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Q&A with a recruitment expert

By Jack Campbell | |7 minute read

How to navigate recruitment was discussed in a Q&A with The HR Leader recently.

Ben Townshend, technology sales recruitment lead at Bluefin Resources, touched on the best ways employers can stand out during talent shortages, and the biggest mistakes hiring managers make.

HR Leader: “What are some ways that employers can stand out from the crowd during a tight labour market?”


Mr Townshend: “First thing to start with is your employer branding. That’s massively important. And that is done by a number of ways, but the main thing that you see now is through social media, through LinkedIn, posting regular content, meet-ups, webinars, and podcasts.”

“It really enables you to attract the best people kind of without actually having a specific recruitment team that’s going out there and approaching people,” he explained.

“Secondly, I think just offering benefits that people actually want. I’m not talking bean bags and ping pong tables. It’s actual benefits that are going to really work in today’s marketplace. So that’s maybe flexible work in arrangements, working from home.”

“Working from a home is obviously standard across the globe, but we’ve seen a lot of companies now are still trying to get people back in now two, three days a week. And for some people, that it’s not right; they’ve got used to their arrangements that they did through COVID-19. So, some companies are missing out. I think if you can afford to be flexible enough working from home or remote working, that’s really going to help you in this year and beyond,” said Mr Townshend.

“Maybe reduce days, four days a week, especially returning mums. And maternity leave. There are companies out there that have rolled out some lucrative leave that covers both maternity and paternity. So, these are all things that are really going to help you attract good people.”

HR Leader: “What are the biggest mistakes hiring managers make in the recruitment process?”

Mr Townshend: “The biggest mistakes that hiring managers make is, I like to call it, the fear of missing out. So, if a hiring manager has a role, they’ve interviewed a candidate, they love the candidate, no red flags at all, but they’ve got that fear of missing out where they go, ‘Well, they were great, but what if there’s someone better?’ And that is so detrimental to your business if you’ve got that mindset because that happens all the time.”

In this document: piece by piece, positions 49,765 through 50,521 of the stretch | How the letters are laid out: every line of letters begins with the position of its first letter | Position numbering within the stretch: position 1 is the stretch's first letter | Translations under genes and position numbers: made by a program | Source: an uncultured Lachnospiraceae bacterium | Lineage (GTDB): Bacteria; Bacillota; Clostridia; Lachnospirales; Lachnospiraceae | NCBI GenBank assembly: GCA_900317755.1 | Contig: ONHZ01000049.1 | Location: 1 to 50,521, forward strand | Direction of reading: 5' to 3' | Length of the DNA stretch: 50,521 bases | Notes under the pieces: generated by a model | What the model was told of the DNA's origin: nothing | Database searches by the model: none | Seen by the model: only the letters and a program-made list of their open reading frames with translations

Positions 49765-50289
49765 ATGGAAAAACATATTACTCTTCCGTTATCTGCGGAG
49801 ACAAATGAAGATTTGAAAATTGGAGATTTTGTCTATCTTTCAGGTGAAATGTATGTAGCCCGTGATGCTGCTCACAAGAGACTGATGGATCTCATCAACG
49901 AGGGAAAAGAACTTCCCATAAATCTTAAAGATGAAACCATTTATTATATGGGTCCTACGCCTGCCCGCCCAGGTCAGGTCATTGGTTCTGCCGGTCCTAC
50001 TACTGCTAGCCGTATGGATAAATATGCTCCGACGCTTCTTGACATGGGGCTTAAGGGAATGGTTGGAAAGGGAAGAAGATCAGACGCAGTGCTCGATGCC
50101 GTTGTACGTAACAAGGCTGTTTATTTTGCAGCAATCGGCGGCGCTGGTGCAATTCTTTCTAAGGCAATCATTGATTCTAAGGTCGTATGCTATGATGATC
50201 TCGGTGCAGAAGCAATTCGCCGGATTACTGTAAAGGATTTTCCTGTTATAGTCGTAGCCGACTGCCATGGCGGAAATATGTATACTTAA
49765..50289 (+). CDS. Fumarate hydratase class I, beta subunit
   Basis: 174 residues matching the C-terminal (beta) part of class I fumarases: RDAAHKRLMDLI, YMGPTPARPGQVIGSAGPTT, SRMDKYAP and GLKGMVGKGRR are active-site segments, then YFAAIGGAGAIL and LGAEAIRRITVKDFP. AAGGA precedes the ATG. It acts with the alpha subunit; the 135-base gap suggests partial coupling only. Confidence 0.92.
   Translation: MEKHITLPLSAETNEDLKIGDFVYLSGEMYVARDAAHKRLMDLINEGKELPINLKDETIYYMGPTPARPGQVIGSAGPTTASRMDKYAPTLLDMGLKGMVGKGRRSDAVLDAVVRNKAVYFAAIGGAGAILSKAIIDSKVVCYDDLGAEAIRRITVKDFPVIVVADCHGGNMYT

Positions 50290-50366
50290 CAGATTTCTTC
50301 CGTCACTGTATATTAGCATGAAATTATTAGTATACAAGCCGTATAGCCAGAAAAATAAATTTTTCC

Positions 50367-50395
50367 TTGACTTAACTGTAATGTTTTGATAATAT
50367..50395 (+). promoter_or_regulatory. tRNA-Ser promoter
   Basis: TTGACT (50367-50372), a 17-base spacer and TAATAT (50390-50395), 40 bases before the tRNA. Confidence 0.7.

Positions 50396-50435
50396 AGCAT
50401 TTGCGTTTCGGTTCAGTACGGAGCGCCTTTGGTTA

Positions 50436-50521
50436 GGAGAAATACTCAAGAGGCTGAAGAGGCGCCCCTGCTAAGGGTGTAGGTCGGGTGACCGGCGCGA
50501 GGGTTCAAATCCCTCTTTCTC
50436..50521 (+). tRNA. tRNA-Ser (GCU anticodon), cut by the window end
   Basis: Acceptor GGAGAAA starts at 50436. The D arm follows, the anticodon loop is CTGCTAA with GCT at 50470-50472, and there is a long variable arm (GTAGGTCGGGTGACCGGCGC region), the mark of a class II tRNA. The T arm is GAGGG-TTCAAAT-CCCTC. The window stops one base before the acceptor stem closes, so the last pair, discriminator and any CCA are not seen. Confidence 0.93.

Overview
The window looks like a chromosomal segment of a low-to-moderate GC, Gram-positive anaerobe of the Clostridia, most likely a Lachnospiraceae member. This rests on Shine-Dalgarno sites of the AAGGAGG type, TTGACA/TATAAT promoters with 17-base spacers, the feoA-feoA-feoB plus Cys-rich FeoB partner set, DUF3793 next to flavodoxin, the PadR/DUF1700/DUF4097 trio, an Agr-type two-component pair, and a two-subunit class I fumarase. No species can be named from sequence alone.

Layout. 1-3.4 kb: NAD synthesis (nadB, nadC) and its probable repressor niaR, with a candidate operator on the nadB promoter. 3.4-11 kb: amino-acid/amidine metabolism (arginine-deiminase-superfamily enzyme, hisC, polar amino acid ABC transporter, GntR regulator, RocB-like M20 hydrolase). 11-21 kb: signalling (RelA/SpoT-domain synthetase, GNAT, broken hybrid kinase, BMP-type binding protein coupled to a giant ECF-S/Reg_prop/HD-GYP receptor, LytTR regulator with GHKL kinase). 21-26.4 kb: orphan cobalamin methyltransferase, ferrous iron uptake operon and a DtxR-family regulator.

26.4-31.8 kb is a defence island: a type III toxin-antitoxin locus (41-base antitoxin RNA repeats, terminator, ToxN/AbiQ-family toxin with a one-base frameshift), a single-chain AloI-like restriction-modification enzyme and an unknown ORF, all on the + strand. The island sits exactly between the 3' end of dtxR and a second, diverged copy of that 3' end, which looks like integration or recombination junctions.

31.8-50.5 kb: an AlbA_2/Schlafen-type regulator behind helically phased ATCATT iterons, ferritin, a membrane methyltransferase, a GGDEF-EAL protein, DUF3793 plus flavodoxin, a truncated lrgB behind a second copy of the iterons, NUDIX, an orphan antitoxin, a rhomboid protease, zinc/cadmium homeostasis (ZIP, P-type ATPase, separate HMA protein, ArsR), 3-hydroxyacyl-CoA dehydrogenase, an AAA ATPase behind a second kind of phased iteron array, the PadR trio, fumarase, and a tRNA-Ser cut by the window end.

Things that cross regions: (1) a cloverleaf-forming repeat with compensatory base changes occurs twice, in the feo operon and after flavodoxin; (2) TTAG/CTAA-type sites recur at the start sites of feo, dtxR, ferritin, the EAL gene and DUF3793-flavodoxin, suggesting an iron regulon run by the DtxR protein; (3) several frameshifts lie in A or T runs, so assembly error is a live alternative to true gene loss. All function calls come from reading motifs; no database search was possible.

He continued: “They go, ‘Well, we’ll put that candidate on ice for a couple of weeks and we’ll go and see what’s out there.’ They do that; they wait two weeks, they probably have a few people come in, they interview them, [and] no one’s quite as good. Anyway, they go back to that candidate who was great two weeks later, that shock horror, he’s found something else and they’ve lost him, and I think that’s the biggest mistake you made.”

“And we’re all guilty of it. You always think that maybe the grass is greener or there’s something better out there, but my advice would be don’t make that mistake. If you’ve got someone who you feel it in your gut that they’re good, they tickle the right criteria, and they’ve got buy-in for the rest of the business, then just go with it. Don’t worry if the role’s only been open for a week. If they’re right for the job, they’re right for the job, move to offer with them.”

“Second one, and unfortunately, this is one that I’m seeing really exclusively happening again this year, are companies that are now starting to backtrack on offers or lowball candidates at the office stage. And this happens all the time in a downturn because salaries that you were paying a candidate even six months ago, they think, ‘Well, we could probably get away with paying less now.’ That’s actually not the case,” Mr Townshend commented.

“Salaries haven’t reduced; they’ve just flatlined, they’ve not gone up anymore. So my advice would be if you told a candidate that the salary is X when they’ve started interviewing, you have to honour that when it comes to office stage because, sure, some candidates, you might feel are desperate and they want the role and they’ll accept it, but they’ll be the first out the door when the market changes again. It can really damage your reputation if you’re not staying true to your word.”

The transcript of this podcast episode, when quoted above, was slightly edited for publishing purposes. The full audio conversation with Ben Townshend on 4 April is below, and the original podcast article can be found here.




The practice of actively seeking, locating, and employing people for a certain position or career in a corporation is known as recruitment.

Jack Campbell

Jack Campbell

Jack is the editor at HR Leader.